According to a new study it was proved that a new set of drugs namely Calcitonin Gene-Related Peptide (CGRP) monoclonal antibodies are showing high hopes in fighting migraine attacks.
‘This development is a transformative moment in migraine treatment,’ said Peter J. Goadsby, MD, Ph.D., who is chair of the scientific program of the American Headache Society’s annual Scientific Meeting. Dr. Goadbsy is one of the world’s leading headache treatment experts and researchers.
Three companies - Amgen, Eli Lilly, and Teva Pharmaceuticals presented positive phase II clinical trial results using CGRP antibodies to prevent migraines. A fourth, Alder Pharmaceuticals, presented positive phase II data of a similar antibody at a conference in May.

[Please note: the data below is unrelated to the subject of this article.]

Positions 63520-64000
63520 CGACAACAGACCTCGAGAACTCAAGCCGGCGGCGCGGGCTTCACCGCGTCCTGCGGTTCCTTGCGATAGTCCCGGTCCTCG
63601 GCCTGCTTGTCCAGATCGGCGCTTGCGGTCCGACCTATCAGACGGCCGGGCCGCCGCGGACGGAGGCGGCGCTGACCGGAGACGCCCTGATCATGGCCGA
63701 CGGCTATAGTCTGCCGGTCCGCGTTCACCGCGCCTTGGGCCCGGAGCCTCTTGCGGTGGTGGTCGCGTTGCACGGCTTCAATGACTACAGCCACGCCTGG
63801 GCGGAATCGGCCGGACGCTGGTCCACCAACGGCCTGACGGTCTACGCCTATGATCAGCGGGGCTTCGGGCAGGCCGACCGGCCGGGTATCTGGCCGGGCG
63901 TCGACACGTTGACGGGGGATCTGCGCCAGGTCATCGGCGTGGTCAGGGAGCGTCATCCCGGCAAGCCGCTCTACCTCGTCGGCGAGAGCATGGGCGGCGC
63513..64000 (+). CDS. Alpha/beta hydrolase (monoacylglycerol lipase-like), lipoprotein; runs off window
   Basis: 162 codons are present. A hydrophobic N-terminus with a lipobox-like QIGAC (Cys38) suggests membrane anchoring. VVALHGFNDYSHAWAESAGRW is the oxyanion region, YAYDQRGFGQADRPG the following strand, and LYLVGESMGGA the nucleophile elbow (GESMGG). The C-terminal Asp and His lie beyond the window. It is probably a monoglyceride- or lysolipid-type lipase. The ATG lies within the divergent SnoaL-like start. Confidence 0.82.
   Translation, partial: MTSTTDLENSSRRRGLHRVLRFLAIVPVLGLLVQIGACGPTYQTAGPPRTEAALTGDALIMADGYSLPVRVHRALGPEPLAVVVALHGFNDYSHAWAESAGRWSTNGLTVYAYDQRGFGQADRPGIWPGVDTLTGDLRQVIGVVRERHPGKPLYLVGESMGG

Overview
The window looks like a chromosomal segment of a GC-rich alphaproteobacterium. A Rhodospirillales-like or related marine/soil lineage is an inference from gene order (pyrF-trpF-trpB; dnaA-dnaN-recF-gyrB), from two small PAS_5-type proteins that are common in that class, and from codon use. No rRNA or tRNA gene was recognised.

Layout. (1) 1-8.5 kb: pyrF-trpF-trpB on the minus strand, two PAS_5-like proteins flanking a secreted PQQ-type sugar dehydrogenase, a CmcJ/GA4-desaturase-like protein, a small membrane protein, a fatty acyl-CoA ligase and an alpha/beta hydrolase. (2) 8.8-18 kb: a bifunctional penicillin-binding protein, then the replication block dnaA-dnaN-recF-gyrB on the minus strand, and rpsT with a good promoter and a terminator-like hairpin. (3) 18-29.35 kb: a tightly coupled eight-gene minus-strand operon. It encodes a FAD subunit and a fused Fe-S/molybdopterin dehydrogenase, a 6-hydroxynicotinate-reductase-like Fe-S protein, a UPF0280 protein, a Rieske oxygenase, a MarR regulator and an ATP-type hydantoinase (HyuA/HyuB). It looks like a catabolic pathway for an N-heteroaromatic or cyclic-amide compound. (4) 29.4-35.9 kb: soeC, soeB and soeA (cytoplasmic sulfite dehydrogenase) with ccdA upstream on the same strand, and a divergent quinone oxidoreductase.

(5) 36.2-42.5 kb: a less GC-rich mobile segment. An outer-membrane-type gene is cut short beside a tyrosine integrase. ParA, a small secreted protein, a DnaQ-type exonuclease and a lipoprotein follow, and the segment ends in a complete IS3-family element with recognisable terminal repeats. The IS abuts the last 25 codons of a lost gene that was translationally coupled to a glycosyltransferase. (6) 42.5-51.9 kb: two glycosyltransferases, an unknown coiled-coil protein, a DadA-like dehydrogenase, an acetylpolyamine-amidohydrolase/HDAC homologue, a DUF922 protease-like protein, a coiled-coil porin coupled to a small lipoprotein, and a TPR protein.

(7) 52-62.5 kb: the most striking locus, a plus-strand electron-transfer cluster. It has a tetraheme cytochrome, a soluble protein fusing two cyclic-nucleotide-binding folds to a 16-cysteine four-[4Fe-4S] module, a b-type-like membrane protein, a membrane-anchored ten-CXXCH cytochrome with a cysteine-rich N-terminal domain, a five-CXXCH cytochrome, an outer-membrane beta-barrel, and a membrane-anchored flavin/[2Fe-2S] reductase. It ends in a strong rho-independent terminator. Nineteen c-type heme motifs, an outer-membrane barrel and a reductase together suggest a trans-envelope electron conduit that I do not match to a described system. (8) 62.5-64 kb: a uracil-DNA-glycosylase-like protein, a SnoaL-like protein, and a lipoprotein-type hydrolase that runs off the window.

The three studies relied on a once-monthly injection of each drug. There were no significant reported safety concerns, and all three medications reduced the frequency of migraines in people. More than half of migraine sufferers who took Teva’s drug, for example, experienced a 50 percent or greater reduction in number of migraine days per month.
For now, the studies are too short, each less than one year in duration to fully establish safety or long-term effects, especially since the drug target, CGRP, is widely distributed throughout the body.